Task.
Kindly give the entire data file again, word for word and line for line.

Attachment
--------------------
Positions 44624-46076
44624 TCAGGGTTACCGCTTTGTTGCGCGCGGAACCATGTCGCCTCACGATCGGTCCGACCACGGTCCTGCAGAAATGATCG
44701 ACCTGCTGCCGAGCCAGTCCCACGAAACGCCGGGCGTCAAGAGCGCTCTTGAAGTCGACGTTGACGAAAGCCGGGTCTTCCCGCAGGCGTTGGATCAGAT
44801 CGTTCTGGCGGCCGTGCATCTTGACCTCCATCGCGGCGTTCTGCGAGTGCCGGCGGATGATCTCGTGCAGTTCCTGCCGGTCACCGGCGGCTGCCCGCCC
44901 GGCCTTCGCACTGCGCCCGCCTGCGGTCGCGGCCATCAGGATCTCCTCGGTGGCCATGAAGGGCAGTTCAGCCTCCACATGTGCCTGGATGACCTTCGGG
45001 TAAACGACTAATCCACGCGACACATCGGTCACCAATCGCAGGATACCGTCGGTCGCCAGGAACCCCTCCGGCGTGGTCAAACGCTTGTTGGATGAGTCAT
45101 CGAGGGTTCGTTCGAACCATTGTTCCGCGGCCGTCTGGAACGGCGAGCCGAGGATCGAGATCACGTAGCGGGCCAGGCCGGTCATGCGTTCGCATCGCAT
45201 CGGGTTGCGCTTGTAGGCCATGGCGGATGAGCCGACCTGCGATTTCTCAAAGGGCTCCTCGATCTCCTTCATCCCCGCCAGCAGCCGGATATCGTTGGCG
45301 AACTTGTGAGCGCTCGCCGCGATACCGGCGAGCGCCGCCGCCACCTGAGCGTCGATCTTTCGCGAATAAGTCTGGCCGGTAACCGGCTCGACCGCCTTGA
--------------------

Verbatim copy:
Positions 44624-46076
44624 TCAGGGTTACCGCTTTGTTGCGCGCGGAACCATGTCGCCTCACGATCGGTCCGACCACGGTCCTGCAGAAATGATCG
44701 ACCTGCTGCCGAGCCAGTCCCACGAAACGCCGGGCGTCAAGAGCGCTCTTGAAGTCGACGTTGACGAAAGCCGGGTCTTCCCGCAGGCGTTGGATCAGAT
44801 CGTTCTGGCGGCCGTGCATCTTGACCTCCATCGCGGCGTTCTGCGAGTGCCGGCGGATGATCTCGTGCAGTTCCTGCCGGTCACCGGCGGCTGCCCGCCC
44901 GGCCTTCGCACTGCGCCCGCCTGCGGTCGCGGCCATCAGGATCTCCTCGGTGGCCATGAAGGGCAGTTCAGCCTCCACATGTGCCTGGATGACCTTCGGG
45001 TAAACGACTAATCCACGCGACACATCGGTCACCAATCGCAGGATACCGTCGGTCGCCAGGAACCCCTCCGGCGTGGTCAAACGCTTGTTGGATGAGTCAT
45101 CGAGGGTTCGTTCGAACCATTGTTCCGCGGCCGTCTGGAACGGCGAGCCGAGGATCGAGATCACGTAGCGGGCCAGGCCGGTCATGCGTTCGCATCGCAT
45201 CGGGTTGCGCTTGTAGGCCATGGCGGATGAGCCGACCTGCGATTTCTCAAAGGGCTCCTCGATCTCCTTCATCCCCGCCAGCAGCCGGATATCGTTGGCG
45301 AACTTGTGAGCGCTCGCCGCGATACCGGCGAGCGCCGCCGCCACCTGAGCGTCGATCTTTCGCGAATAAGTCTGGCCGGTAACCGGCTCGACCGCCTTGA